The artificial intelligence (AI) start-up battle is heating up.
While OpenAI, backed by Microsoft (NASDAQ: MSFT), has grabbed much of the attention in the artificial intelligence industry, a team of former OpenAI execs has established its own rival to the ChatGPT creator: Anthropic. The two-year-old AI start-up just announced a $450 million funding round that included Alphabet's (NASDAQ: GOOG) (NASDAQ: GOOGL) Google, the tech giant that has emerged as Microsoft's chief rival in the fast-developing AI space.
What is Anthropic?
Anthropic was founded in 2021 by former OpenAI research execs and is led by Dario Amodei, who was OpenAI's vice president of research. It has emerged as Google's top horse in the AI start-up race as the Alphabet subsidiary was among the lead investors in the latest round, which also includes venture arms from Salesforce and Zoom Video Communications, and VC firm Spark Capital.
In a funding round in March, Anthropic raised $300 million at a $4.1 billion valuation, and Google invested $300 million in Anthropic back in February, taking a 10% stake in the company. The most recent funding round is the biggest for an AI start-up since Microsoft injected $10 billion into OpenAI this January, following the launch of ChatGPT last November.
Anthropic hasn't been sitting still. The company unveiled its own chatbot, Claude, in March, which has received positive reviews. According to Anthropic's customers, its chatbot is "less likely to produce harmful outputs" and is "easier to converse with" than ChatGPT.
However, Claude is not open to the general public the way ChatGPT is. Prospective users must request permission to use it from Anthropic, provide the reason they want to use it, and give their identity.
Additionally, there are other websites that offer access to other versions of Claude. For example, Quora's Poe.com offers access to both ChatGPT and Claude, but users need to pay for the service after a promotional period.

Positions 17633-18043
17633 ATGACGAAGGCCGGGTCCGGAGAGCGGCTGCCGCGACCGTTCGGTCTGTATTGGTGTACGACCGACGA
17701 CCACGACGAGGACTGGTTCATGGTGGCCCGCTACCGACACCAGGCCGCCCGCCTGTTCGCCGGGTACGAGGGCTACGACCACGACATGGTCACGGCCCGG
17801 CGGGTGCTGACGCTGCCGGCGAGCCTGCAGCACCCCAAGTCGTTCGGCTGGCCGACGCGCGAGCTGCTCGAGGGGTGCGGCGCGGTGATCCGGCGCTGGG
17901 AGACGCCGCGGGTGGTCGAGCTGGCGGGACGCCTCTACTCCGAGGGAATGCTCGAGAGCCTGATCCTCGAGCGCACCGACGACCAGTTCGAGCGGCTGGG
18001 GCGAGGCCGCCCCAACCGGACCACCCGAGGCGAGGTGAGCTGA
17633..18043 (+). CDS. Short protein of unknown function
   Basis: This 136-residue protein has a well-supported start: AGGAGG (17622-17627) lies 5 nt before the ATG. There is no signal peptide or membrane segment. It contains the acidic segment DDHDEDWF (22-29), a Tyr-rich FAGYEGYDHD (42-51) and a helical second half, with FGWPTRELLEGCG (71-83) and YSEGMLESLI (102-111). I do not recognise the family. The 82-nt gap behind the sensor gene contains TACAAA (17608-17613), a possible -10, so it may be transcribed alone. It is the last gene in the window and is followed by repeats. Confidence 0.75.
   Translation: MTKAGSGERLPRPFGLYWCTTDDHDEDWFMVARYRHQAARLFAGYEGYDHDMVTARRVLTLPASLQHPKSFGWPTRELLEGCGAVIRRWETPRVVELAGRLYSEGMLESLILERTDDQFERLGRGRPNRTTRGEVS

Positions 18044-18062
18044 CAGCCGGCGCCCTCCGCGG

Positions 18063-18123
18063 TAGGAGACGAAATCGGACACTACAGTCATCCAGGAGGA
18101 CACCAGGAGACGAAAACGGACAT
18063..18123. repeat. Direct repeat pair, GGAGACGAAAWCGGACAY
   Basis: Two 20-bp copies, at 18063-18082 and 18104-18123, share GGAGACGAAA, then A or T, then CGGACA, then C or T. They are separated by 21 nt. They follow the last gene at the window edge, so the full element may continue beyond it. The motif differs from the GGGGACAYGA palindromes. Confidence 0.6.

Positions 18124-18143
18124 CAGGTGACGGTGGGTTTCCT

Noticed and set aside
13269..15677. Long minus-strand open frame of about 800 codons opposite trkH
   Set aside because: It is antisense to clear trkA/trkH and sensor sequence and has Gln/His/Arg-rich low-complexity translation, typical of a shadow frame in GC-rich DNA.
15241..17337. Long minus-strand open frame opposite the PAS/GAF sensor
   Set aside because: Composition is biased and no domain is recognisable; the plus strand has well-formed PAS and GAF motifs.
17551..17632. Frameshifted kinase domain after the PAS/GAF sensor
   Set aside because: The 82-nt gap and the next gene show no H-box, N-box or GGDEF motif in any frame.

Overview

In part because the chatbot is largely closed, it hasn't received near the level of attention that ChatGPT has, though that could change.
What it means for Microsoft
It shouldn't be a surprise that funding for AI start-ups is heating up. AI is having a moment and it won't be clear for a while if the hype around generative AI and other emerging technologies is deserved.
Nearly every company in both the tech sector and outside of it seems to be talking up the new ways it's using AI, and Wall Street analysts have been peppering executives with plenty of questions about AI on earnings calls.
Microsoft and OpenAI should expect to see more competition in generative AI as big tech companies and others are going to try to stake their claim to a piece of a potentially massive pie.
After an initial flop with its launch of Bard AI, its competitor to ChatGPT, Alphabet has redeemed itself -- investors were impressed with its presentation of the upgraded Bard at its I/O developer conference earlier this month. Alphabet's investment in Anthropic also shows that it is spreading its bets on AI, and the Anthropic funding could lead to a strategic partnership between Alphabet and Anthropic with shared resources, much like the one Microsoft and OpenAI have.
Other tech companies like Meta Platforms and Amazon are also developing their own large language models (LLM) and are likely to compete in the chatbot race as well.
At this point, Microsoft investors don't need to be worried about Anthropic, but they should be paying attention to the rapidly evolving competitive landscape in AI.
Microsoft stock is up 32% this year, and those gains can be partially attributed to its partnership with OpenAI and its aggressive moves in AI to leverage ChatGPT and similar technologies in products like Bing.
If the Windows maker can seriously challenge Google's search supremacy and develop other new revenue streams with AI, the stock could move even higher, but investors should be aware that things can change quickly in AI as this is still a relatively new industry.
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Suzanne Frey, an executive at Alphabet, is a member of The Motley Fool’s board of directors. John Mackey, former CEO of Whole Foods Market, an Amazon subsidiary, is a member of The Motley Fool’s board of directors. Randi Zuckerberg, a former director of market development and spokeswoman for Facebook and sister to Meta Platforms CEO Mark Zuckerberg, is a member of The Motley Fool's board of directors. Jeremy Bowman has positions in Amazon.com, Meta Platforms, and Zoom Video Communications. The Motley Fool has positions in and recommends Alphabet, Amazon.com, Meta Platforms, Microsoft, Salesforce, and Zoom Video Communications. The Motley Fool has a disclosure policy.
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